Progressive metal masters Rivers of Nihil have recently released their fourth full-length, The Work, via Metal Blade Records.
Reading, Pennsylvania’s Rivers Of Nihil have never fit neatly into a box, but with 2018’s Where Owls Know My Name, they transcended all labels applied to them. Returning in 2021 with The Work, they have forged further into new territory, delivering an album that is as cerebral as it is visceral, and that covers a staggering sonic range, definitively placing them in a category of their own. Inarguably a very dense, heavy collection, The Work is far too dynamic to be considered a solely metal record, and there is a genuine warmth that shows through, particularly on “Wait” and the gorgeous “Maybe One Day,” and the band have included far more clean vocals alongside the screaming that tears through many of the heavier tracks.
The Everblack Podcast sat down with Rivers Of Nihil bass player Adam Biggs to discuss the complex concepts and musical journey of their new album ‘The Work’, His thoughts on their growing global success, friendship with tech masters Archspire, touring Australia and more!
Watch/listen to the interview here:
While there is a central concept driving the album, Biggs elects to keep the specific details to himself so that listeners can relate to it in their own way, but he explains where the title comes from. “What does life all really boil down to in the end? You can be lovey-dovey about the good times, and savor the sweetness that life sometimes provides, but beneath everything is work, struggle, someone is always getting a raw deal, someone’s always sweating it out in the mines somewhere so you can enjoy your diamonds. This has always proved true in everything I’ve ever done in life. Most people reading this know me as a member of a successful band, but beneath it is constant work. Physical, emotional, spiritual work. All the time. Every day. And I know that it’s like this across the board for just about anyone in at least some capacity, so I figured this subject would be relatable to a lot of people.”
“Focus,” one of the album’s standout tracks, is a meditation on the writer’s – and possibly the listener’s – relationship with drugs, starting with having been medicated for ADD as a kid. “That was not uncommon for the time. Maybe it was for the best, maybe not. But it did kick off a relationship with drugs that has been pretty interesting. I’ve gone through long periods of sobriety, and I’ve been on the complete other end of that. What I find is that drugs are largely disappointing. The expectation is that they can relieve your mind, or change your thinking. But for me, it always just feels like a slight shift in focus.” Then there is “The Void From Which No Sound Escapes” and “MORE?”, which are thematically linked. “It’s about expectation and delivery. ‘Void’ is the expectation, they want what you have, and you have to give up a bit of yourself to give it to them. The ‘what’ and ‘they’ in that sentence aren’t super important. But I think everyone has a ‘what’ and they know a ‘they’ that wants that from them, and we all feel some obligation to deliver.”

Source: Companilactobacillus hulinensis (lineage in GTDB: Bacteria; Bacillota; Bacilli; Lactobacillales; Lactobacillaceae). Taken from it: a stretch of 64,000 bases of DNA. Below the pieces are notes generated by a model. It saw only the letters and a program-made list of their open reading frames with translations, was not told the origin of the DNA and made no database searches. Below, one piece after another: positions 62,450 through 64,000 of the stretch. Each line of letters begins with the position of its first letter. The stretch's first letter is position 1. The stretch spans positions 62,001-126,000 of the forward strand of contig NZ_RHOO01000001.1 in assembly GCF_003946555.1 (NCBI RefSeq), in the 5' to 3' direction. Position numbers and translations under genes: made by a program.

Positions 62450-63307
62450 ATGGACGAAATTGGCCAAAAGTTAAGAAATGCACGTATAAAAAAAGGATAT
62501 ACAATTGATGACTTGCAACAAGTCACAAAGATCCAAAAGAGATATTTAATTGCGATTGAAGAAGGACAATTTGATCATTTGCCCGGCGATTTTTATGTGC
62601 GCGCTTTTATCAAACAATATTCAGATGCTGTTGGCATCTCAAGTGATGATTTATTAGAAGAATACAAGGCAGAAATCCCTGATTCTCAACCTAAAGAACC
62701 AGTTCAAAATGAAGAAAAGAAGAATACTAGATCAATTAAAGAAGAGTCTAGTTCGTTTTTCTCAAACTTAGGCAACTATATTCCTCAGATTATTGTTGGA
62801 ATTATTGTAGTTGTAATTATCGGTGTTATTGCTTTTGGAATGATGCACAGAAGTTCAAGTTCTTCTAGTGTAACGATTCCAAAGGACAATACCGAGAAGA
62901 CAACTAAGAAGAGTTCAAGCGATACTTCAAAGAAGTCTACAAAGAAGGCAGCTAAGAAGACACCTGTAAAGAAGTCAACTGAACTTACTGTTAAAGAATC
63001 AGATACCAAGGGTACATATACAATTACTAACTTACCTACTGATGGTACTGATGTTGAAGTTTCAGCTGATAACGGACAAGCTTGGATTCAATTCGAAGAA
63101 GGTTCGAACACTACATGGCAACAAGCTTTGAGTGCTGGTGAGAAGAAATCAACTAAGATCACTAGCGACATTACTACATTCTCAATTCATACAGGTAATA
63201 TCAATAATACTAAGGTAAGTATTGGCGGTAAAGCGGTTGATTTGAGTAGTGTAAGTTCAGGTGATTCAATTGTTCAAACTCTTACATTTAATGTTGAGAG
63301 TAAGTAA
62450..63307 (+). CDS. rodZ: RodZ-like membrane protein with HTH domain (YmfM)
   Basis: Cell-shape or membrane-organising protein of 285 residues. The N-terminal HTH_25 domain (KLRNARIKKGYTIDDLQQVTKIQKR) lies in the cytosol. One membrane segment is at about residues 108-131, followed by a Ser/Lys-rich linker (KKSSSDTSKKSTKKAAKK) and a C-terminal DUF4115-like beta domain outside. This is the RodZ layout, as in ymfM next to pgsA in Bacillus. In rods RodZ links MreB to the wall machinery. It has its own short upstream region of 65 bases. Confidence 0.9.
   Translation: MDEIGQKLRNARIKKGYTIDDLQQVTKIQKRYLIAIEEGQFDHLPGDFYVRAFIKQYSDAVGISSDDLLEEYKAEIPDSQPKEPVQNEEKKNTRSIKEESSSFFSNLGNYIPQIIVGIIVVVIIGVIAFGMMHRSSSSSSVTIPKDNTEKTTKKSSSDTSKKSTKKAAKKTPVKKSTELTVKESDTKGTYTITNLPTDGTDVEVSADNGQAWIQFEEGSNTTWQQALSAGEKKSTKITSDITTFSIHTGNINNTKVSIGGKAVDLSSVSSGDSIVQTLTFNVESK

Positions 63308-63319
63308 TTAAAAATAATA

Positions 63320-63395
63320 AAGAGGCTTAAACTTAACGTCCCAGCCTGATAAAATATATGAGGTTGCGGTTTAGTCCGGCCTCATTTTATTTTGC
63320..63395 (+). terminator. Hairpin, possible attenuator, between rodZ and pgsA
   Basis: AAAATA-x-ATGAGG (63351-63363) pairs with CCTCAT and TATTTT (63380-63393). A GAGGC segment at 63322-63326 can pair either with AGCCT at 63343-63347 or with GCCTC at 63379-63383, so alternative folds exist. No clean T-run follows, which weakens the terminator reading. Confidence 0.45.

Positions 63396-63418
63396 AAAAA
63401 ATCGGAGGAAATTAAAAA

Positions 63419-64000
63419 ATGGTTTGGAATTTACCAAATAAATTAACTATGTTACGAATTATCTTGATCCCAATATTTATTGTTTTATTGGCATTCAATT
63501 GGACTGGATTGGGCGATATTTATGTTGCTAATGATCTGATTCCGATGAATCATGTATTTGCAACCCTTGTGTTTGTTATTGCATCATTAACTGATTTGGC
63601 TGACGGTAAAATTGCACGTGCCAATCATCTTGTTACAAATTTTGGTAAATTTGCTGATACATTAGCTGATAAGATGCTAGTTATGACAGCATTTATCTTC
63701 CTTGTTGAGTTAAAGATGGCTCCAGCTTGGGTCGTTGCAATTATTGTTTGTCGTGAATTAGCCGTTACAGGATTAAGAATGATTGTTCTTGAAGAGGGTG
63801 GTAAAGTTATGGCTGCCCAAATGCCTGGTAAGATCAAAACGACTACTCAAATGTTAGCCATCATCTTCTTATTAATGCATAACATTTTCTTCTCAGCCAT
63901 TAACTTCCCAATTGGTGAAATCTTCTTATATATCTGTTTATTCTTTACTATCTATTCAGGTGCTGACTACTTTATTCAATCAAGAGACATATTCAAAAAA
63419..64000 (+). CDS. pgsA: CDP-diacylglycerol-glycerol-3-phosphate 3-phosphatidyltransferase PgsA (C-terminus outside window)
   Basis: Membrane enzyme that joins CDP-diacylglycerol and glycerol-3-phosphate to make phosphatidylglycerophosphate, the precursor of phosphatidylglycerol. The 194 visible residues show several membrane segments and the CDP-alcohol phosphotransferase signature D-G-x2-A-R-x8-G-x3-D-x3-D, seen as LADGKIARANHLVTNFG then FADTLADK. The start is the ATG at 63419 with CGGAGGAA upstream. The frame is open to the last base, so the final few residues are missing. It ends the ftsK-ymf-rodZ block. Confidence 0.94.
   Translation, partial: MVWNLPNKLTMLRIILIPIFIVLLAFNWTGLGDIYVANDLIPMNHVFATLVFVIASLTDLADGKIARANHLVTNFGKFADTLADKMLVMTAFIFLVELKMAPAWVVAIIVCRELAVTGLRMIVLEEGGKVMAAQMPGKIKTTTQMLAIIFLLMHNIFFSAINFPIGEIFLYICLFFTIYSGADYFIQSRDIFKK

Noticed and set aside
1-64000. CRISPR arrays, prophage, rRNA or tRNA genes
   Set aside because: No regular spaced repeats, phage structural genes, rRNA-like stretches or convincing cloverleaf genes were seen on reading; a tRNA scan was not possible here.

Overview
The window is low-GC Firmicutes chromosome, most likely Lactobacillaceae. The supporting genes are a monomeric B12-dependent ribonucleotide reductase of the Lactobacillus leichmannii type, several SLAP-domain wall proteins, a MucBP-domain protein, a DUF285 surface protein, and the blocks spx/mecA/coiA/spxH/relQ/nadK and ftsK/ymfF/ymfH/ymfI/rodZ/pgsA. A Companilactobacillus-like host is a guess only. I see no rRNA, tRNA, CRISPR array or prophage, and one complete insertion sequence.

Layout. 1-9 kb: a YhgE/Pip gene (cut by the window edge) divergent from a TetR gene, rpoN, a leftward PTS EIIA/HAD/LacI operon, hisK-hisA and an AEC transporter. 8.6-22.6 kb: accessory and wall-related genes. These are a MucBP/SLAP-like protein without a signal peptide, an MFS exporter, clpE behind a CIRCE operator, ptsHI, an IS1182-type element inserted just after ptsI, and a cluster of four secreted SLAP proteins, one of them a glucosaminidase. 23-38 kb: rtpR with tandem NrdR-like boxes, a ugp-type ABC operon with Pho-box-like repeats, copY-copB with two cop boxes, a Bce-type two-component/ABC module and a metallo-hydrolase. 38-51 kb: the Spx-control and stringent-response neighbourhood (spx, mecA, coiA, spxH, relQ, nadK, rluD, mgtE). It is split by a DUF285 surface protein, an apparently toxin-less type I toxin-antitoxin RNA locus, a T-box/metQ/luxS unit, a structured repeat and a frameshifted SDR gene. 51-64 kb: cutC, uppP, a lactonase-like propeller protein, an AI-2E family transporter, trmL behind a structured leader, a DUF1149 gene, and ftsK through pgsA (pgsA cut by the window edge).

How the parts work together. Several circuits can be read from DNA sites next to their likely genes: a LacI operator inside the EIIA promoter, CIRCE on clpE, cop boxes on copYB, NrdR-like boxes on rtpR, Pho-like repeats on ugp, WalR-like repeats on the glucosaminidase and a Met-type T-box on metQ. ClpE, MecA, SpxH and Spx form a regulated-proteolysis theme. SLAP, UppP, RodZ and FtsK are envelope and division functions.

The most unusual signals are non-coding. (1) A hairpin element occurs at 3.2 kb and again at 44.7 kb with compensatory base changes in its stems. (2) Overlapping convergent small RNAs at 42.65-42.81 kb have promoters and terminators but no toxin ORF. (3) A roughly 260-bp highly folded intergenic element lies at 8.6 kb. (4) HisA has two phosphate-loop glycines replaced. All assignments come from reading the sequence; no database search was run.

With guitars and synths/keys tracked at Uttley’s home studio, the band then we went back for the third album in a row to Carson Slovak and Grant McFarland at Atrium Audio to do drums, vocals, bass, sax, and mixing. “We’ve done so many sessions with those guys that they’re basically an extension of our band at this point. They usually know what we like, and we always encourage them to roast us to make stuff better,” says Uttley. Alongside the band, James Dorton from Black Crown Initiate provided some vocals on “Episode,” Grant McFarland played cello on “The Void From Which No Sound Escapes”, and Uttley’s friend Stephan Lopez helped out with all of the field recordings, an integral part of the sonic textures of the record.
There’s no denying that the finished product is something unique and marks the beginning of an exciting new chapter for Rivers Of Nihil, though Biggs states he has never gotten anywhere by thinking about the future of the band. “We always just sort of do this thing and it grows. I guess that could change at some point. But thinking about things that way doesn’t seem to get me anywhere either. Better to focus on the work in front of us, as it turns out,” he adds, referencing the album’s title. “If we’ve learned anything for certain in the last year or so, it’s that the future can be murky, we’re not really owed anything, and it can all be taken away any second. But for now, we press on.”
Rivers of Nihil – ‘The Work’ is out now via Metal Blade Records.
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